Saturday, December 29, 2018

#368 : Shaw Davis & the Black Ties - Tales From the West



2018 – Chin Music Records

By Phillip Smith; Dec. 29, 2018

Tales From the West, the second release from Florida blues-rock trio Shaw Davis & the Black Ties, is an engaging balls-to-the-wall smash hit.  Front-man Shaw Davis coaxes a tsunami of sound from his guitar, culminating in an explosive performance.  The remainder of this killer band is comprised of bassist Patrick Stevenson, and drummer Bobby Van Stone.  

With a taste of Texas blues, “Take My Hand” rocks hard, and begs to be heard loudly.  Davis takes the listener to the cosmos and back with his stellar guitar commandeering.  The psychedelic groove on title track “Tales From the West” is ominous and infectious.  It digs right into my skull, and hangs out quite a while.  “Mamma Told Me” brings more Texas blues back in full regalia.  It sounds fantastic.  Davis takes another jammin’ venture into the cosmos of psychedelia on “Atomic Groove”. 

This band is the first I have ever heard to fearlessly take on Frank Zappa.  When “Willie the Pimp” began, I was not only impressed at the cajones it took to cover a Zappa song, but I was amazed at how great this sounded.  The only other cover on the album, “I Gotta Try You Girl”, from North Mississippi blues legend Junior Kimbrough, is loaded with searing guitar and rock-solid vocals.

Tales From the West is an astonishing forty-seven minute listen. The louder it’s heard, the better it sounds.  It’s just that good of a record.








For more information about the artist, visit this website..   https://www.shawdavisblackties.com/


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Sunday, December 23, 2018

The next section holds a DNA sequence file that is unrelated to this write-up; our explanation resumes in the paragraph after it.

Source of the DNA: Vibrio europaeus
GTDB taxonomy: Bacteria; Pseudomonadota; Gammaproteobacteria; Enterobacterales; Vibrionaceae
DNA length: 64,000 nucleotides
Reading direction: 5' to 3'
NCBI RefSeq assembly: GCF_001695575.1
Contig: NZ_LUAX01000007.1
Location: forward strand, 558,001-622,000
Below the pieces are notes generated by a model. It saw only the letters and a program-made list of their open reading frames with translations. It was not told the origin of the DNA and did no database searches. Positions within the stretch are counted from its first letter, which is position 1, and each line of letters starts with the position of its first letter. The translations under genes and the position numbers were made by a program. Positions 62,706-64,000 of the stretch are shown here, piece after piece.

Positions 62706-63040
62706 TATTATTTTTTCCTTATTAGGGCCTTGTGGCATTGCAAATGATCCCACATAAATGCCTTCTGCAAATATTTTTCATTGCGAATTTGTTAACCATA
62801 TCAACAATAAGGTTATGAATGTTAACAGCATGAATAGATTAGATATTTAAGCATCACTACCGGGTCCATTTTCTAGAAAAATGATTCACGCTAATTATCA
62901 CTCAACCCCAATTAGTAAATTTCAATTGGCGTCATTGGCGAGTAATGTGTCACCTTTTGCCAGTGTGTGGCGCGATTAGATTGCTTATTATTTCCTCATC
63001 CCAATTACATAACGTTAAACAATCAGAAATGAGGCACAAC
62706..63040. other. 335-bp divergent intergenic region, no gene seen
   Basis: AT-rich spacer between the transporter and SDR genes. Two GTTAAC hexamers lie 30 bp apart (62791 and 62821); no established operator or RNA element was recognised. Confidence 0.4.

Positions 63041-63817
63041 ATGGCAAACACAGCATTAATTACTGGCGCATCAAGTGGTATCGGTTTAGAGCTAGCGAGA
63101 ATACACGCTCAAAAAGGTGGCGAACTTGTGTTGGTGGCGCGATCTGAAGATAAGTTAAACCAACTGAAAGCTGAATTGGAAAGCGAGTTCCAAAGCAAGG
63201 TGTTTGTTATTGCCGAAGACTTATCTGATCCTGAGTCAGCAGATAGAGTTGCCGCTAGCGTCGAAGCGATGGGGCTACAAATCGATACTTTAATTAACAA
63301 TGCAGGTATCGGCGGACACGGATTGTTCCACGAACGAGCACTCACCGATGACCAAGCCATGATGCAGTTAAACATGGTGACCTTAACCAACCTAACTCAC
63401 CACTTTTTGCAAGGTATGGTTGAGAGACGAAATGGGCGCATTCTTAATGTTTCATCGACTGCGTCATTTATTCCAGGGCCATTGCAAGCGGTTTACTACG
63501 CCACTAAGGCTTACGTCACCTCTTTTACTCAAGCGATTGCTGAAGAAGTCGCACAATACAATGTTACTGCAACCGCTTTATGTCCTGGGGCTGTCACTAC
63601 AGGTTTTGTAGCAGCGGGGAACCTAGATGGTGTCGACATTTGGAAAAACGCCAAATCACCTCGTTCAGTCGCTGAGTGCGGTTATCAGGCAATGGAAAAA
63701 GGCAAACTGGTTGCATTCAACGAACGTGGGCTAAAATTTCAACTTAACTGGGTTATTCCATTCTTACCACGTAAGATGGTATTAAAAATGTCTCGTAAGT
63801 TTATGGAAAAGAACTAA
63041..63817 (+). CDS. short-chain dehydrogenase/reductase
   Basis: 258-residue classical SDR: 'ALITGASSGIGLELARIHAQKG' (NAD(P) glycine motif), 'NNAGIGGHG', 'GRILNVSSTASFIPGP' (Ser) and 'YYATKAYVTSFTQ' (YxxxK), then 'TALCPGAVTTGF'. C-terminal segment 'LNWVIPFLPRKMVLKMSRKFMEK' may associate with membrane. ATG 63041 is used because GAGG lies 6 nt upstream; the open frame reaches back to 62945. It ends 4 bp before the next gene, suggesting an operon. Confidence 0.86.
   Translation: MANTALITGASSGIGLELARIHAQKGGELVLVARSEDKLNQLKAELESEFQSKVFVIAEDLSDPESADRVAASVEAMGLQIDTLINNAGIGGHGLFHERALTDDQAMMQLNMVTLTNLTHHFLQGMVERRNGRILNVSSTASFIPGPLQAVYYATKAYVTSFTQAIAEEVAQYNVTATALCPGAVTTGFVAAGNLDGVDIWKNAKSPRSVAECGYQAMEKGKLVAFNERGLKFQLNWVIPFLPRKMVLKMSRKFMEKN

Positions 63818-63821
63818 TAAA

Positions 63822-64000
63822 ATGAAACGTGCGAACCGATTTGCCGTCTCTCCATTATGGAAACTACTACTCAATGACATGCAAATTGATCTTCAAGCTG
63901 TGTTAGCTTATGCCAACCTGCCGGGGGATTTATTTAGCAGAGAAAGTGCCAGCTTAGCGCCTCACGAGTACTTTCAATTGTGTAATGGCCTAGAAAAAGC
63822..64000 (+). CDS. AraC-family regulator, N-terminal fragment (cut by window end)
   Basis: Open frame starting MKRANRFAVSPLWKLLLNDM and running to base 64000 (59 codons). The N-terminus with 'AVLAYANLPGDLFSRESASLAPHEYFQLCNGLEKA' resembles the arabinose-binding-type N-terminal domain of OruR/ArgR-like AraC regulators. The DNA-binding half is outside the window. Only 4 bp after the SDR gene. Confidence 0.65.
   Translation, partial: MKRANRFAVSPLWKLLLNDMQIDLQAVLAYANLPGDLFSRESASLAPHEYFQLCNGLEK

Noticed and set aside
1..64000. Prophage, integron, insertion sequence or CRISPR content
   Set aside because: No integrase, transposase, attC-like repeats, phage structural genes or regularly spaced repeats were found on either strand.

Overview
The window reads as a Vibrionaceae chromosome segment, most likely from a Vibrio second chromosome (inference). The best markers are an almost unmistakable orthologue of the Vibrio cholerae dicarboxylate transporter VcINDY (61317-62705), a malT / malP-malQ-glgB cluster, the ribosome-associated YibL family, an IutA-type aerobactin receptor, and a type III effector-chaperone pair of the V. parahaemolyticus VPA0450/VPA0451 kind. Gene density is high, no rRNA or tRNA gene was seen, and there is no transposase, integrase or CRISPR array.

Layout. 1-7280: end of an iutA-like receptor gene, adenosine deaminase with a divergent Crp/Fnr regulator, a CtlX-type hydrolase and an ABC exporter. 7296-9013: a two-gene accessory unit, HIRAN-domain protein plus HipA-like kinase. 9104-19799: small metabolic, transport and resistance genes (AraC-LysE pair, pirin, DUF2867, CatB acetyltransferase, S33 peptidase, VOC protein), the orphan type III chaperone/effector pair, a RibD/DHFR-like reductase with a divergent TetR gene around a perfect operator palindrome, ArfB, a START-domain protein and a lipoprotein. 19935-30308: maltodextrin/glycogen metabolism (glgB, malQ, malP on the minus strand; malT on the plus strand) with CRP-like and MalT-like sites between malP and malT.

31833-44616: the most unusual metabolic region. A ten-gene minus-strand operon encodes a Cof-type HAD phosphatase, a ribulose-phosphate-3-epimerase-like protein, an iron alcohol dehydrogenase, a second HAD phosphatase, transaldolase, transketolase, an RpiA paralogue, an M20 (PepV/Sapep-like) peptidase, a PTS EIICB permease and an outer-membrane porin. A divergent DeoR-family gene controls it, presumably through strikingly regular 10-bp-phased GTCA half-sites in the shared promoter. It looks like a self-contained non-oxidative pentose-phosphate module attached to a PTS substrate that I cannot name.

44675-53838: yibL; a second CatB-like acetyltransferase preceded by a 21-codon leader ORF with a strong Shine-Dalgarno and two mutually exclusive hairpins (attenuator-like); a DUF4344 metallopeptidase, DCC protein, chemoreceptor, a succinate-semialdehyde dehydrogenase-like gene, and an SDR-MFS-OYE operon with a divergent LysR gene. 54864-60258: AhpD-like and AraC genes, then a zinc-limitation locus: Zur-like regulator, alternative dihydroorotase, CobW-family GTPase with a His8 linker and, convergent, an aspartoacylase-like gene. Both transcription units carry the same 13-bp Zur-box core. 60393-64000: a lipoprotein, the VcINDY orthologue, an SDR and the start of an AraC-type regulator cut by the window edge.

#353 : Amanda Fish - Free



2018 – Vizztone

By Phillip Smith; Sep. 22, 2018

Free, the latest album from Amanda Fish has a sense of earnest purity in both the writing and presentation.  The music, delivered with the swagger of an outlaw poet, is a heart-stopping head-turner.  Amanda not only holds court as vocalist on this terrific blues-rock record, but she also plays bass (all tracks), acoustic guitar, electric and 12-string guitar, mandolin and piano.  This artist is extremely talented to say the least.  Drummer Glen James backs her on all the tracks.   Also appearing on this disc, are guitarists Dave Hayes, Ken Valdez, Coyote Bill and Lois Nadal, Chris Hazelton on keys, and vocalist Sara Morgan.  Special guests include Alastair Greene, “Steady Rollin’” Bob Margolin, Tyler Morris, and Richard Rosenblatt    


One of the most amazing songs I’ve heard this year is the blues ballad “Anymore”.  Fish’s vocals are heartfelt and soulful.  Hayes’ contagious guitar riff, and Hazelton’s funky keys sign, seal and deliver this wonderful track.  I love the swampy southern twang of “The Ballad of Lonesome Cowboy Bill”.  Like an old Marshall Tucker record, this one sets up shop with a tale to tell and a fistful of fiery guitar licks.  Fish’s powerhouse vocals are nicely framed by Margolin and Morris.  Alastair Greene kicks the door in and takes no prisoners with a dynamite guitar performance on “Going Down”.  This is one bad-ass house-rockin’ song.  The infectious driving rhythm on “Not Again” charges along like a freight train on a mission.  Rosenblatt sweetly accompanies on harp, and Hays on guitar.  “You Could Be” is beautifully played.  It’s got such a robust sound rooted in the wonderful instrumentation of Fish on guitar and piano, Hazelton on organ, and Coyote Bill on guitar.   

Amanda Fish grabs my full attention with Free.  It is one hell of a spectacular listen.  That’s for sure.

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Saturday, December 22, 2018

#367 : Sugaray Rayford - Somebody Save Me



2018 – Forty Below Records
Release Date : Mar. 1, 2019

By Phillip Smith; Dec. 22, 2018

My first exposure to Caron “Sugaray” Rayford was through listening to the Double Dynamite record from the Mannish Boys.  Rayford sang lead on nine of the twenty-six track on that double album.  Take a listen to any of his music, and it will become so very evident why he was nominated for four Blues Music Awards in 2018.  Written and produced by Forty Below Records founder Eric Corne, Somebody Save Me, the latest from Sugaray Rayford is bathed in the goodness of Sixties soul.  Rayford’s suave and powerful voice is accented quite nicely on this new recording with interesting hooks and a tight-knit band.  It’s much akin to the music of Charles Bradley, which I simply adore. The backbone of the band on this album consists of Rick Holmstrom on guitar, Matt Tecu on drums, Taras Prodaniuk on bass, and Sasha Smith on keys/organ.